15. Olander T L, Velden C S, Kossin J P (2004). The Advanced Objective Dvorak Technique (AODT)-continuing the journey In: 26th AMS Conf. on Hurricane and Tropical Meteorology, Miami, FL, USAGoogle Scholar
  16. Olander T L, Velden C S (2007). The advanced Dvorak technique: continued development of an objective scheme to estimate tropical cyclone intensity using geostationary infrared satellite imagery. Wea. Forceasting, 22(2): 287–298CrossRefGoogle Scholar
  17. Qiang Z X, Peng J X, Wang H Q (2003). Remote sensing image fusion based on local deviation of wavelet transform. J Huazhong U Sci Tec, 31(6): 89–91Google Scholar
  18. Ren F M, Liang J, Wu G, Dong W, Yang X (2011). Reliability analysis of climate change of tropical cyclone activity over the western north Pacific. J Clim, 24(22): 5887–5898CrossRefGoogle Scholar
  19. Song J J, Klotzbach P J (2016). Wind structure discrepancies between two best track datasets for western north Pacific tropical cyclones. Mon Weather Rev, 144(12): 4533–4551CrossRefGoogle Scholar
  20. Tao B J, Wang J R, Xu J P (2006). Study on image fusion based on different fusion rules of wavelet transform. Infrared technology, 28(7): 431–434Google Scholar
  21. Velden C, Harper B, Wells F, Beven J L II, Zehr R, Olander T, Mayfield M, Guard C, Lander M, Edson R, Avila L, Burton A, Turk M, Kikuchi A, Christian A, Caroff P, Mccrone P (2006). The Dvorak tropical cyclone intensity estimation technique: a satellite-based method that has endured for over 30 years. Bull Am Meteorol Soc, 85: 353–385Google Scholar
  22. Velden C S, Olson W S, Roth B (1989). Tropical cyclone center-fixing using DMSP SSM/I data. In: 4th Conf. Sat. Meteor., San Diego, CA, Amer. Meteor. Soc.: 36–39Google Scholar
  23. Wang F N (2006). The researches of segmentation and central location of typhoon cloud department based on satellite cloud image. Dissertation for the Master’s Degree. Kunming: Yunnan Normal University, 1–120 (In Chinese)Google Scholar
  24. Wang Y Y, Ye Z, Sun Y C (2002). Typhoon center locating using rotation feature matching method. Journal of Image and Graphics, 7A(5): 491–494 (in Chinese)Google Scholar
  25. Wei K, Li Y X, Jing Z L, Liang X D, Lu X Q (2009). Typhoon cloud pattern discovery based on SOM clustering. Infrared, 30(12): 16–24 (in Chinese)Google Scholar
  26. William T C, Elsberry R L, Chan C L (1987). An objective technique for estimating present tropical cyclone locations. Mon Weather Rev, 115(6): 1073–1082CrossRefGoogle Scholar
  27. Wimmers A J, Velden C S (2010). Objectively determining the rotational center of tropical cyclones in passive microwave satellite imagery. J Appl Meteorol Climatol, 49(9): 2013–2034CrossRefGoogle Scholar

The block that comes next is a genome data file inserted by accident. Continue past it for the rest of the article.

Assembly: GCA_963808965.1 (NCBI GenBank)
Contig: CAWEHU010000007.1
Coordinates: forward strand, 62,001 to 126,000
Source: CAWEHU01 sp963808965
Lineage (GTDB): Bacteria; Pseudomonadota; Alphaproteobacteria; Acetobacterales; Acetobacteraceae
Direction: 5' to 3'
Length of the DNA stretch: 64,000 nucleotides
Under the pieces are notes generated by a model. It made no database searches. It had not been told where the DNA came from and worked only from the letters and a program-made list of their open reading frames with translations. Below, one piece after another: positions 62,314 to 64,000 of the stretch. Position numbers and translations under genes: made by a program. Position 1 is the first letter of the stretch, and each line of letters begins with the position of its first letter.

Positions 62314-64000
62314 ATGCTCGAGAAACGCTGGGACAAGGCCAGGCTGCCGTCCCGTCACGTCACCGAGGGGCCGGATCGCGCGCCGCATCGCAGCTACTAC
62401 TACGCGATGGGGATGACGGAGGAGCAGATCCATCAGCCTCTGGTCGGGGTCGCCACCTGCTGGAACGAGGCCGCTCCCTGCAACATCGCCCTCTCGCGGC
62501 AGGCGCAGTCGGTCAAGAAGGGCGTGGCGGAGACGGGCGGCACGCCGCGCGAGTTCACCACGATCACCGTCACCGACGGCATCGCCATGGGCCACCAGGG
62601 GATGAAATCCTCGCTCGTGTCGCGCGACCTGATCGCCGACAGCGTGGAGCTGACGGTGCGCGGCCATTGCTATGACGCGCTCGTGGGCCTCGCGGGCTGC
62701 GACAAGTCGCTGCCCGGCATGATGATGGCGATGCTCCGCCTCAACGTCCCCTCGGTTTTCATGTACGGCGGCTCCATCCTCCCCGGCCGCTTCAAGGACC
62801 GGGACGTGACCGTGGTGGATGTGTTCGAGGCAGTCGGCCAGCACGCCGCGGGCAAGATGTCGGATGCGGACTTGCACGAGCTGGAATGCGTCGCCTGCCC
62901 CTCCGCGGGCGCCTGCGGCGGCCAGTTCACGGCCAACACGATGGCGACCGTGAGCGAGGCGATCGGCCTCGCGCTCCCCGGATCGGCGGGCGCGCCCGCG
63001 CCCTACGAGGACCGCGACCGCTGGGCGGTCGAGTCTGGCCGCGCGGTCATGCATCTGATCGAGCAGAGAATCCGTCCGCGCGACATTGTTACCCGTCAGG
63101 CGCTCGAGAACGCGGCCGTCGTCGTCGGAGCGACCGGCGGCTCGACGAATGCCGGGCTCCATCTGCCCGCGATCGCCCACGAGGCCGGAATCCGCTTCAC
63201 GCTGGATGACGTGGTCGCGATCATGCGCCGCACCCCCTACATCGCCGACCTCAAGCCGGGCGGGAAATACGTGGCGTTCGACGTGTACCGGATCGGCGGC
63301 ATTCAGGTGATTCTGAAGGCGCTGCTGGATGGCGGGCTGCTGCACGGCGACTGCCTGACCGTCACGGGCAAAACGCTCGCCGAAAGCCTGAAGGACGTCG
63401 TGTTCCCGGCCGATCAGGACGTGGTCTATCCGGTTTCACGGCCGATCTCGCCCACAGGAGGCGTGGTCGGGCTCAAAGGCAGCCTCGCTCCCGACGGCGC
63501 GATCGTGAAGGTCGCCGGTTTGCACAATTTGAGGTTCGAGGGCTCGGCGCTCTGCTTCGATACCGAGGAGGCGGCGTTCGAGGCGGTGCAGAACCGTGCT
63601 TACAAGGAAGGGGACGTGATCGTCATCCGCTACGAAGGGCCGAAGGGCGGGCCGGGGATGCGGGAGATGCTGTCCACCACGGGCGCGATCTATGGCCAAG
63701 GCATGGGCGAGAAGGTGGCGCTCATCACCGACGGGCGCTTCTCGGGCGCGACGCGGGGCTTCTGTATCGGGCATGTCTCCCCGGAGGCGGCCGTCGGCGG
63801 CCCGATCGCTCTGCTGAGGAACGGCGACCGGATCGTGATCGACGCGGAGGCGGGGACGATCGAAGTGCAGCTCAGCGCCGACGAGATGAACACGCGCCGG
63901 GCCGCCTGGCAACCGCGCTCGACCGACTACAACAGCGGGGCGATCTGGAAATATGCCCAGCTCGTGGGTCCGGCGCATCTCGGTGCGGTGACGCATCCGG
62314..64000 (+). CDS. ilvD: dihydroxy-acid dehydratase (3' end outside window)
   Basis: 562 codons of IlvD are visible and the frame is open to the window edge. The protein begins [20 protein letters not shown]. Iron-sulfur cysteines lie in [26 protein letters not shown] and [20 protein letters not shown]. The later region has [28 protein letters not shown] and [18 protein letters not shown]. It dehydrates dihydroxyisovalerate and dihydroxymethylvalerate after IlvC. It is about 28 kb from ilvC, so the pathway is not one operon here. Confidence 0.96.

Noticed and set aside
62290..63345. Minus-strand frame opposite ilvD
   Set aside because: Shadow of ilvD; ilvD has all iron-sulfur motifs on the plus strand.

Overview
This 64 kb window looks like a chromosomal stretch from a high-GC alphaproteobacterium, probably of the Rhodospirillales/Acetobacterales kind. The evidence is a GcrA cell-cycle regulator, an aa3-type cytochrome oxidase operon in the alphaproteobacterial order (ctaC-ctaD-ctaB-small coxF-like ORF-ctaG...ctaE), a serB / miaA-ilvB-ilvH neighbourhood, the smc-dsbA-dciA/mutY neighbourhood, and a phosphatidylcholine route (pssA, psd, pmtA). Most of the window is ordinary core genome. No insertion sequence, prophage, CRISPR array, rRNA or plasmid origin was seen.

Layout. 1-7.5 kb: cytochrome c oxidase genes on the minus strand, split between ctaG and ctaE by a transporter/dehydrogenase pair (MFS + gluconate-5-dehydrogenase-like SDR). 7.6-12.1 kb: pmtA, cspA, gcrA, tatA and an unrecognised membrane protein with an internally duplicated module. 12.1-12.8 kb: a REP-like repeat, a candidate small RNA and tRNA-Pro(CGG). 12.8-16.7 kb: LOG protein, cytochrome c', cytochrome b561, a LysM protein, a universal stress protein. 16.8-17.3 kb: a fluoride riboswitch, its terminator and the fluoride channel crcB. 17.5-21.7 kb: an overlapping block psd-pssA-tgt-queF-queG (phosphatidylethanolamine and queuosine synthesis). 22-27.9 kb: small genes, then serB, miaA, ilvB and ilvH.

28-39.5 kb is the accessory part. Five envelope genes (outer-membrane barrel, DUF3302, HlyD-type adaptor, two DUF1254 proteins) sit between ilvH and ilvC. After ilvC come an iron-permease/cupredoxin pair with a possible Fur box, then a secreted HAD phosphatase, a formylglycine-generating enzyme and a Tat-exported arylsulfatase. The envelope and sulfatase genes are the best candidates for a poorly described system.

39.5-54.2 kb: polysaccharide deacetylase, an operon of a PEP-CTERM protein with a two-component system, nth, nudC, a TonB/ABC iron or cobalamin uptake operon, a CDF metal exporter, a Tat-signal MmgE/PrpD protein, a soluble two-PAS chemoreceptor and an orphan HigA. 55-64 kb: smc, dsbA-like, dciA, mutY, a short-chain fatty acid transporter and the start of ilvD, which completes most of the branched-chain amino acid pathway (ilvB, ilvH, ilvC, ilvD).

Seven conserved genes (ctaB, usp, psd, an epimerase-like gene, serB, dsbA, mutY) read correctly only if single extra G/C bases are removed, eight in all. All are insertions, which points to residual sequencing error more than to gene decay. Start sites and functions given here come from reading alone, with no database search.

28. Willoughby H E (1978). A possible mechanism for the formation of hurricane rain bands. J Atmos Sci, 35(5): 838–848CrossRefGoogle Scholar
  29. Wimmers A J, Velden C S (2016). Advancements in objective multi satellite tropical cyclone center fixing. J Appl Meteorol Climatol, 55(1): 197–212CrossRefGoogle Scholar
  30. Wong K Y, Yip C L, Li P W, Wan T W (2004). Automatic template matching method for tropical cyclone eye fix. In: Proc. 17th Int. Conf. Pattern Recognition (ICPR’04), Cambridge, United Kingdom, 650–653Google Scholar
  31. Wong K Y, Yip C L, Li P W (2007). A novel algorithm for automatic tropical cyclone eye fix using Doppler radar data. Meteorol Appl, 14(1): 49–59CrossRefGoogle Scholar
  32. Wong K Y, Yip C L, Li P W (2008). Automatic tropical cyclone eye fix using genetic algorithm. Expert Syst Appl, 34(1): 643–656CrossRefGoogle Scholar
  33. Wong K Y, Yip C L (2009). Identifying centers of circulating and spiral vector field patterns and its applications. Pattern Recognit, 42(7): 1371–1387CrossRefGoogle Scholar
  34. Wu L G, Tian W, Liu Q Y, Cao J, Knaff J A (2015). Implications of the observed relationship between tropical cyclone size and intensity over the western North Pacific. J Clim, 28(24): 9501–9506CrossRefGoogle Scholar
  35. Xie J Y, Ai Z Y, Gao Y (1997). Automatic recognition algorithm of spiral curve in position typhoon center. J Softw, 8(6): 398–403 (in Chinese)Google Scholar
  36. Yu H, Chen P Y, Li Q Q, Tang B (2013). Current capability of operational numerical models in predicting tropical cyclone intensity in the western north Pacific. Wea Forceasting, 28(2): 353–367CrossRefGoogle Scholar
  37. Yu H, Hu C M, Jiang LY (2006). Comparison of three tropical cyclone strength datasets. Acta Meteorol Sin, 64(3): 357–363 (in Chinese)Google Scholar
  38. Yurchak B S (2007). Description of cloud-rain bands in a tropical cyclone by a hyperbolic-logarithmic spiral. Russ Meteorol Hydrol, 32(1): 8–18CrossRefGoogle Scholar
  39. Zhang Q P, Lai L L, Sun WC (2005). Location of tropical cyclone center with intelligent image processing technique. ICMLC 2005. Lect Notes Artif Intell, 3930: 898–907Google Scholar

Copyright information

© Higher Education Press and Springer-Verlag GmbH Germany, part of Springer Nature 2019

Authors and Affiliations

  • Xiaoqin Lu
    • 1
    Email author
  • Hui Yu
    • 1
  • Xiaoming Yang
    • 2
  • Xiaofeng Li
    • 3
    • 4
  • Jie Tang
    • 1
  1. 1.China Meteorological AdministrationShanghai Typhoon InstituteShanghaiChina
  2. 2.Ocean DepartmentShanghai Ocean UniversityShanghaiChina
  3. 3.CAS Key Laboratory of Ocean Circulation and Waves, Institute of OceanologyChinese Academy of SciencesQingdaoChina
  4. 4.Center for Ocean Mega-ScienceChinese Academy of SciencesQingdaoChina

Personalised recommendations